^ Though often identified now as “hard rock”, the band’s official debut album, Mountain Climbing (1970), placed 85th on the list of “Top 100 Metal Albums” compiled by Hit Parader in 1989. In November, Love Sculpture, with guitarist Dave Edmunds, put out Forms and Feelings, featuring a pounding, aggressive version of Khachaturian’s “Sabre Dance”. Grand Funk Railroad’s Survival (1971) placed 72nd (Walser , p. 174).
In the United States, sludge metal, mixing doom and hardcore, emerged in the late 1980s—Eyehategod and Crowbar were leaders in a major Louisiana sludge scene. Early in the next decade, California’s Kyuss and Sleep, inspired by the earlier doom metal bands, spearheaded the rise of stoner metal, while Seattle’s Earth helped develop the drone metal subgenre. The late 1990s saw new bands form such as the Los Angeles–based Goatsnake, with a classic stoner/doom sound, and Sunn O))), which crosses lines between doom, drone, and dark ambient metal—the New York Times has compared their sound to an “Indian raga in the middle of an earthquake”.
Give us a listen. We’re sure you’ll enjoy the great songs from the 60’s, 70’s and 80’s. We’ll even throw in some 90’s for good measure. You’ll hear the great classic rock hits, and we’ll even do some deep diving into the vinyl.
36 Marilyn Manson Marilyn Manson is an American rock band from Fort Lauderdale, Florida. Formed in 1989 by frontman Marilyn Manson and Daisy Berkowitz, the group was originally named Marilyn Manson & the Spooky Kids with their theatrical performances gathering a local cult following in the early 1990s. …read more.
Alice should be in the top 5 at least. I mean, he’s a badass. He’s got a great voice, killer music, and he’s a showman, which makes his concerts all the more enjoyable/interesting. Guy deserves so much more credit. I LOVE you, ALICE COOPER!
You take Geddy Lee, Easily the best Bassist in the world, mix complex drumming from Neil Peart, put in Alex Lifeson’s stellar guitar work, add in some odd time signatures, complex themes, spectacular synthesizers and you got Rush’s Tom Sawyer.
For instance, the song “Going For The One” was a good song and had moderate success on the radio during that time. YES had a whole host of songs with similar recognition, which is more than most of the bands on this list.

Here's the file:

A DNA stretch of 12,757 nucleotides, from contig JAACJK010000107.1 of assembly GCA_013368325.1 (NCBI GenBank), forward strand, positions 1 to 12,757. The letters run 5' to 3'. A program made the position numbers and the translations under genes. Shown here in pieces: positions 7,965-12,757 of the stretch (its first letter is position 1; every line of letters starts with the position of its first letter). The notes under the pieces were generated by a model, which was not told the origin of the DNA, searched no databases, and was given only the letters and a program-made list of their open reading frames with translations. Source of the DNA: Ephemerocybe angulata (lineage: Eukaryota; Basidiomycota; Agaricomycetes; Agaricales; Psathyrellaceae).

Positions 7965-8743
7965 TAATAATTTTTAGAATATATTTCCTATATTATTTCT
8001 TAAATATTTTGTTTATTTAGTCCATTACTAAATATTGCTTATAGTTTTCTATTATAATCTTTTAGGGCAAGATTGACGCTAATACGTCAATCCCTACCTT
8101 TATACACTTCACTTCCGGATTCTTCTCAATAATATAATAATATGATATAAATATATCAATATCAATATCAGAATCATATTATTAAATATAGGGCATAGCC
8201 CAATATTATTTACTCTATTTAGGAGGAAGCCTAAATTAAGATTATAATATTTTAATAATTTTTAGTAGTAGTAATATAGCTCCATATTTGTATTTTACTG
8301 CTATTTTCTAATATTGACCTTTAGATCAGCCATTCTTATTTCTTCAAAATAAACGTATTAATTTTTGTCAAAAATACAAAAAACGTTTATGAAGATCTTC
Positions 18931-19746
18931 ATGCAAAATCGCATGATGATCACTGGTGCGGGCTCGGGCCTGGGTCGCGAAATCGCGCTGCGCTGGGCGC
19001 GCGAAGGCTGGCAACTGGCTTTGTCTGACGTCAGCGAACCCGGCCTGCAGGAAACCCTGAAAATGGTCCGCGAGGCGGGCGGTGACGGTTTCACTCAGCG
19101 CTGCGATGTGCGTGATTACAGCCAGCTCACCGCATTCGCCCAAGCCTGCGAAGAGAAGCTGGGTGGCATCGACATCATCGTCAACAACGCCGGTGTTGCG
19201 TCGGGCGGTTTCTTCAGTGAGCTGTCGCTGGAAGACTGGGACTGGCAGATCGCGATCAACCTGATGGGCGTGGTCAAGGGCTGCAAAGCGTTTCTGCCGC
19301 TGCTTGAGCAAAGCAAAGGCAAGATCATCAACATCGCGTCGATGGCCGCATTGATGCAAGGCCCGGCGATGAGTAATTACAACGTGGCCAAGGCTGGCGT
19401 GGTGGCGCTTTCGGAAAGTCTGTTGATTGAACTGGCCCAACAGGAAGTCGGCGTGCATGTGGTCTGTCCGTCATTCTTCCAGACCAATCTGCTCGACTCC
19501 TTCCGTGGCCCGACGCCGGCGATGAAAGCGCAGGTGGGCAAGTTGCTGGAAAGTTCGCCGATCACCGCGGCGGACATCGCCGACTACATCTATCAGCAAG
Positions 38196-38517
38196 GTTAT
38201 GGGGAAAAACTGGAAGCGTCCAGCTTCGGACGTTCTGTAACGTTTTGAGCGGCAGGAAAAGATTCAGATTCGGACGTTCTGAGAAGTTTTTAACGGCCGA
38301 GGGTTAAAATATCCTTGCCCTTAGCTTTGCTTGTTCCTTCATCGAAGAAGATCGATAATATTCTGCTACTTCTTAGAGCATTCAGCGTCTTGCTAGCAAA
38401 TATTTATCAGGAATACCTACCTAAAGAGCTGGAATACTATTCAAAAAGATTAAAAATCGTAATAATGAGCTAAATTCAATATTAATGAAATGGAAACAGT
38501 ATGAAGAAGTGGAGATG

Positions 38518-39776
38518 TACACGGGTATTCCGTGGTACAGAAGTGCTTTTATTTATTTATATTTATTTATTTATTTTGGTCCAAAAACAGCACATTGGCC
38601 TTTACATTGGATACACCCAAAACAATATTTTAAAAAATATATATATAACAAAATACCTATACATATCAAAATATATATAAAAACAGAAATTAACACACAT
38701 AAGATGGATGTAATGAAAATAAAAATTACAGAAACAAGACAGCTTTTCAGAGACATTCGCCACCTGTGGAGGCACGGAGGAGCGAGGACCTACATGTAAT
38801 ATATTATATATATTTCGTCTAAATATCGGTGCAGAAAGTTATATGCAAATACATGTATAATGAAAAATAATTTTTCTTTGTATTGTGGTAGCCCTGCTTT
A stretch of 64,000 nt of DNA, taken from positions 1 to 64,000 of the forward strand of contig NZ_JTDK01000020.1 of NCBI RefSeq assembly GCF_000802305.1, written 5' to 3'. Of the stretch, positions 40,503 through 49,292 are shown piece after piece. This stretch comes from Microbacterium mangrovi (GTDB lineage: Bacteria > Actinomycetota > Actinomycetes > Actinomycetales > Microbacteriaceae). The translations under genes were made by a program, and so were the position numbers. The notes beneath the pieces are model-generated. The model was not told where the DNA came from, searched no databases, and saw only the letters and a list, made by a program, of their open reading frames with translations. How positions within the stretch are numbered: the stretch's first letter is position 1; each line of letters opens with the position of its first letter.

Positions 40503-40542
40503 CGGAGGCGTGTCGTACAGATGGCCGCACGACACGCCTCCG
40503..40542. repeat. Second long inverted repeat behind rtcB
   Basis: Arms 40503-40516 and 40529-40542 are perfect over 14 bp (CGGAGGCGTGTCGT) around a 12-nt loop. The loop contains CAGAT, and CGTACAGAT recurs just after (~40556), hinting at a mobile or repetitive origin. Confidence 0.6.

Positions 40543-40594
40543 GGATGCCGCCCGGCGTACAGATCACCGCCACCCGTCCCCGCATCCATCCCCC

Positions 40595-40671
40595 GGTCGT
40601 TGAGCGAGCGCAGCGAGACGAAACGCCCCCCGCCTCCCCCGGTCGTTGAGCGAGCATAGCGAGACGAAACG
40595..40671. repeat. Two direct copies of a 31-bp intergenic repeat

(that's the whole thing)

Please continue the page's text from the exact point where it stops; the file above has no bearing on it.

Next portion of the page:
The members of Revolving Door would like to extend a sincere thank you to all their fans, who made it possible for them to win the Gigmasters Best of 2016 Award. You fans deserve a Best Fans of 2016 Award! Revolving Door is a Dallas/Ft. Worth-based Country, Classic Rock, and Blues cover band comprised of musicians who enjoy playing the good stuff from music history. Their members have a combined experience of more than 75 years of musical entertainment excellence. They are the one band… (more)
The guy that left the other comment on here is a complete moron! He rips AC/DC who are rock icons and puts a crappy grunge band(Nirvana), a way overrated band(Aerosmith & Pink Floyd) and a no talent band (RHCP) in his top 10? Outside of Led Zeppelin, Guns-n-Roses, & Metallica your list sucks dude! And Rush? They may be good musicians, but their music sucks! They’re the same as Primus, good musicians, crappy music!
Hi everyone! Ok, let me give you a scenario. You’re throwing a party or have an event that you’re looking for some quality live entertainment but you don’t want to empty your pockets to get a band AND you don’t want a band to totally take over the evening from you. Well, Here we are! Monte Rose and Chip Davis are a two-piece acoustic group called Davis & Rose. We are available to perform all types of venues including coffee houses’, private parties (including Holiday functions), restaurant… (more)
One of the most influential bands in forging the merger of psychedelic rock and acid rock with the blues rock genre was the British power trio Cream, who derived a massive, heavy sound from unison riffing between guitarist Eric Clapton and bassist Jack Bruce, as well as Ginger Baker’s double bass drumming. Their first two LPs, Fresh Cream (1966) and Disraeli Gears (1967), are regarded as essential prototypes for the future style of heavy metal. The Jimi Hendrix Experience’s debut album, Are You Experienced (1967), was also highly influential. Hendrix’s virtuosic technique would be emulated by many metal guitarists and the album’s most successful single, “Purple Haze”, is identified by some as the first heavy metal hit. Vanilla Fudge, whose first album also came out in 1967, has been called “one of the few American links between psychedelia and what soon became heavy metal”, and the band has been cited as an early American heavy metal group. On their self-titled debut album, Vanilla Fudge created “loud, heavy, slowed-down arrangements” of contemporary hit songs, blowing these songs up to “epic proportions” and “bathing them in a trippy, distorted haze.”
The members of House Special would like to extend a sincere thank you to all their fans, who made it possible for them to win the Gigmasters Best of 2017 Award. You fans deserve a Best Fans of 2017 Award! House Special is truly a unique band. This is who they are; this is what they stand for. They always put their customers first and they are always extremely service oriented. House Special is a band that creates an experience at your special event that you will feel great about. … (more)
Classic Rock was owned by British bands and a band doesn’t get more British than The Who. With amazing songs such as ‘Pinball Wizard’, ‘My Generation’ and ‘Baba O’Riley’ The Who are one of the best in the genre. Due to death in the band they didn’t make they greatest impact but showing that they can still rock they are still amazing now as they were in the 70s and 80s.
6 The Rolling Stones The Rolling Stones are an English rock band formed in London in 1962. The first settled line-up consisted of Brian Jones (guitar, harmonica), Ian Stewart (piano), Mick Jagger (lead vocals, harmonica), Keith Richards (guitar), Bill Wyman (bass) and Charlie Watts (drums). …read more.